Nearly 64% of Americans have a smartphone, a figure that has doubled in the past four years alone. Even more telling, 96% of American workers are connected to work via smartphone, laptop, or tablet as of 2014.
Dying are the days of the traditional “9-5” workday; professionals are putting in longer hours, but are increasingly spreading their work between the office, home and in between, seeking a flexible environment whereby they can drive variations to their schedules based upon their professional and personal lives.
I began my career at a Big Four Public Accounting firm, and the notion of Work-Life Balance was all the rage back then. This concept never really made any sense to me, especially during my half-year-long busy season when I would find myself working upwards of 75 hours per week, neglecting the basics of regular meals, laundry, and (gasp) sleep.
Work-Life Balance implies life is on some sliding scale where there's clear delineation between work life and personal life. Maybe this was the case ten years ago, but not anymore.
Crazy time stamps routinely find themselves onto emails I send and receive. Sometimes my most productive times are a random Saturday afternoon, or late Friday night after the kids go to bed. Yet, it’s rare for me to physically be in the office longer than 40 or 45 hours each week.
Sometimes I leave early to get to the gym one extra day per week. I go in late if the opportunity to cook breakfast with my family presents itself. All of these things have helped me to embrace Work-Life Integration.
No, this doesn’t mean work creeps into all facets and days of my life. And it certainly doesn’t mean I blow off professional deadlines or miss important opportunities. We’re in an ever-increasingly real time business environment, so figuring out how to properly integrate professional and personal spheres goes a long way toward achieving success and happiness.
Find what is important to you… And do it! Have young kids? Spend time with them. Passionate about exercising? Carve out time to do it. Have a hobby? Commit to finding the time to maintain it. Excuses for not doing the things you really want to do will only render you less productive and satisfied at work, feeling like work has become the reason you sacrifice the things you truly want out of life.
Shake the smartphone addiction once and for all! Last year, I attended TedxBuffalo, and one of the talks was on smartphone addiction. Since then, I've started paying attention to how much I pull my iPhone out of my pocket, and it’s been alarming! No email is so important you need to read and respond to it in less than five minutes.
Leaving your phone in another room, or even turning it off for periods of time won’t render you utterly disconnected – on the contrary, it will help you stay more mindful and in the moment in whatever you are doing, work or personal.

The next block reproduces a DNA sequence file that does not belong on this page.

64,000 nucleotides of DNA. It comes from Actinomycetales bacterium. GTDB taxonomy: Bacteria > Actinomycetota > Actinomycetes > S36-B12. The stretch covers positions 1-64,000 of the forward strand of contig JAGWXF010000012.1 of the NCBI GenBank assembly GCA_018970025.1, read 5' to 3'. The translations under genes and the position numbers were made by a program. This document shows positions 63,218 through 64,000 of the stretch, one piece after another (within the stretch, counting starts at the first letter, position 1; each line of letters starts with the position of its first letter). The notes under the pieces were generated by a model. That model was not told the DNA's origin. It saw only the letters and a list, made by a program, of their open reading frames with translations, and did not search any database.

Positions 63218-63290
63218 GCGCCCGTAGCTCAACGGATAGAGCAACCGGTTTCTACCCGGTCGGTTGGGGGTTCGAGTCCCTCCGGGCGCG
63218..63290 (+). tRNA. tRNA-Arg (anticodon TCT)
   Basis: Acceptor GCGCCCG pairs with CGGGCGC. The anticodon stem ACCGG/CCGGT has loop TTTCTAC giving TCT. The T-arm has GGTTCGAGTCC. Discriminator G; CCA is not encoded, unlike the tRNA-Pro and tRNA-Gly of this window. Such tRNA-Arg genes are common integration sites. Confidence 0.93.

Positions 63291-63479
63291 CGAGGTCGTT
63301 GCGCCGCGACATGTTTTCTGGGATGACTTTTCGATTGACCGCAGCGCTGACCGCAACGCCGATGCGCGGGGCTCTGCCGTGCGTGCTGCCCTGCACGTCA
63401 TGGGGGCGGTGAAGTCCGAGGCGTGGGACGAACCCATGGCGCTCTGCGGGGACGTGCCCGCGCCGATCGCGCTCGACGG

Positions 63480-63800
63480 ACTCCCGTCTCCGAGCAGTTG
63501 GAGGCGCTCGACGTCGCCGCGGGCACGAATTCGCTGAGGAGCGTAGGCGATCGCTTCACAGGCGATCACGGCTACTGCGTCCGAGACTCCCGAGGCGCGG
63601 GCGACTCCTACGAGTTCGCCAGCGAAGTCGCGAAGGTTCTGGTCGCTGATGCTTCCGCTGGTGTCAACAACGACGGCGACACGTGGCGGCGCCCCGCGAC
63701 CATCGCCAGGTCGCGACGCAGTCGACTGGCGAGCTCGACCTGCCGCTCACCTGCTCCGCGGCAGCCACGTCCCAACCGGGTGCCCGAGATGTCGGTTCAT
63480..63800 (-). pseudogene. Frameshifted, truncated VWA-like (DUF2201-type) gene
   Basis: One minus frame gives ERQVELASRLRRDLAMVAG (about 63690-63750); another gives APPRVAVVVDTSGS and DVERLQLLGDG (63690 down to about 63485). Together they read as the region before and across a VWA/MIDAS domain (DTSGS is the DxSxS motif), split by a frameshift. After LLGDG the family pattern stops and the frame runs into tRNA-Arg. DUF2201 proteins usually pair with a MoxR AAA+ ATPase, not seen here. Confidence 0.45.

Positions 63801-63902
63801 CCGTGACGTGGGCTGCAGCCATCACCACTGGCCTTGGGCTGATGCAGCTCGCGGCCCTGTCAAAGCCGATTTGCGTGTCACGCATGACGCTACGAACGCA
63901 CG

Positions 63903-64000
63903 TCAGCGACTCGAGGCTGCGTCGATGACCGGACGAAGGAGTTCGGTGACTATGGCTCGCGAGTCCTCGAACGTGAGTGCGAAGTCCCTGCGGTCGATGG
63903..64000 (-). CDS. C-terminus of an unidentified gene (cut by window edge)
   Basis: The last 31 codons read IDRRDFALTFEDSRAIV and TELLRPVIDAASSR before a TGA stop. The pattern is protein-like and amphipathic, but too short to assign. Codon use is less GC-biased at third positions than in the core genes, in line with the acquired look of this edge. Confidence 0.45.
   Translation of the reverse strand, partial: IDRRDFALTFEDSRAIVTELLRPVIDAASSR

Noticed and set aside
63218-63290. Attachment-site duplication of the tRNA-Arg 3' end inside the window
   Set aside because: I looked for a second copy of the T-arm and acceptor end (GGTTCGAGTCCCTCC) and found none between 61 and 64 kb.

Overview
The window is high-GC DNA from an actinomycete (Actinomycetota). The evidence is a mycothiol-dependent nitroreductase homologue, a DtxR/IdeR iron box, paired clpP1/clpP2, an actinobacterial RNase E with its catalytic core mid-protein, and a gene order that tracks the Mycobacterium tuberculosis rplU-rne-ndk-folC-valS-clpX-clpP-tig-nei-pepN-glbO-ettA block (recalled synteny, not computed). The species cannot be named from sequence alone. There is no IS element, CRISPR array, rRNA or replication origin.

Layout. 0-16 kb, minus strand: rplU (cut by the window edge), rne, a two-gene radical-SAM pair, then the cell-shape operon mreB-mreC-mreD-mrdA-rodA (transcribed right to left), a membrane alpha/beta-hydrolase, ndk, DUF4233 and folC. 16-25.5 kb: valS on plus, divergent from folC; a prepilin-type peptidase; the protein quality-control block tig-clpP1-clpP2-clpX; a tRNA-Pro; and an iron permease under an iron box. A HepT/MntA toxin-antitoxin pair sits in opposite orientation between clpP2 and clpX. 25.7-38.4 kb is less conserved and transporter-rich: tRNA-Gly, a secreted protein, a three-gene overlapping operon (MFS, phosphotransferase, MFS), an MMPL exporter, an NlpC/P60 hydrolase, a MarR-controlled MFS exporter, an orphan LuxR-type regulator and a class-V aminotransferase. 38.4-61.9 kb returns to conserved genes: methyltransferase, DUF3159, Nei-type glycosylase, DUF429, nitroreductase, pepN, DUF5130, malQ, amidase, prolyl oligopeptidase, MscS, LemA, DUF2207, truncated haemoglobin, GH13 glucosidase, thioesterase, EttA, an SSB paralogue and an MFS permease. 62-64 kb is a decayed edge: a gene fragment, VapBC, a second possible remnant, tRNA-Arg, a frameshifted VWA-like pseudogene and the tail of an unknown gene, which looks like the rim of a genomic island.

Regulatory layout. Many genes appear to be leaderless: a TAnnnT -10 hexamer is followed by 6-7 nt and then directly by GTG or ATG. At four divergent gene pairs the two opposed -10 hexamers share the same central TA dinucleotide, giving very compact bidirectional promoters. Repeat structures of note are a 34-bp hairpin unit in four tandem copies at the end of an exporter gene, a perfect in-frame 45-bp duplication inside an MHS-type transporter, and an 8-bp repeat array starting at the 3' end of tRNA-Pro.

Be mindful in an age of complexity. One of my favorite HBR articles of all-time, based on research by Ellen Langer, has morphed into a training exercise of sorts, for our teams. How many times have you been working on one thing but completely preoccupied and stressed about something else entirely? Or been spending time with your family, meanwhile experiencing heartburn about a big deadline looming at work?
We’ve all been there. A key to effectively integrating work and personal lives lies in being mindful and in the moment. Any time spent thinking of something else while doing any activity renders the thing you’re actually doing at that moment less productive, efficient, and enjoyable!
Find an employer that embraces flexibility. Given our business, we run into all types of company cultures, some flexible and embracing of professional responsibility, and some still holding on to traditional workplace tenets. My wife and I have two young girls, and days are filled with trips to and from daycare, school, doctors’ offices, supermarkets, parks, etc.
Our routine is simply that we have no routine.
So trying to make “work time” fit into some nice, neat, clean, uniform 9-5 time box is nearly impossible. But I know when things need to get done, and I do them. We’ve built a high performance team and culture where people understand the same and are given the flexibility and latitude to achieve great results on their own schedule.
Find time to unplug… and do it! Unplugging for an evening can be refreshing. But unplugging for a few days or even weeks can be utterly liberating. To the extent possible, if taking a vacation, try to situate things so an actual vacation from work is possible. Do this by providing adequate notice and warning to coworkers, vendors, and customers, and transitioning workflow to others when/if possible. If ongoing responsibilities, projects, and deadlines render going completely off the grid out of the question, set daily designated times where you’ll check emails, respond to voicemails, and follow up as necessary.
Finding periods of time to disconnect will reduce the odds of becoming resentful at the necessary connected times to toggle between work and personal activities.
Integration in this context is appropriately defined as behavior of an individual that is in harmony with the environment. Balancing professional and personal lives as a point in time works in the moment, but achieving proper integration requires a focus on figuring out how to mindfully toggle at appropriate intervals between these two worlds; this is an ever-changing exercise. I get these things wrong far too often! I’ll catch myself pulling my phone out of my pocket during a family dinner, thinking about a deadline at work while reading my kids a book, or checking emails multiple times per day while supposedly on vacation… But being more conscious of pursuing integration by heeding the advice aggregated above has helped me become incrementally more tuned in to living in the moment, being happier, and driving better outcomes at work.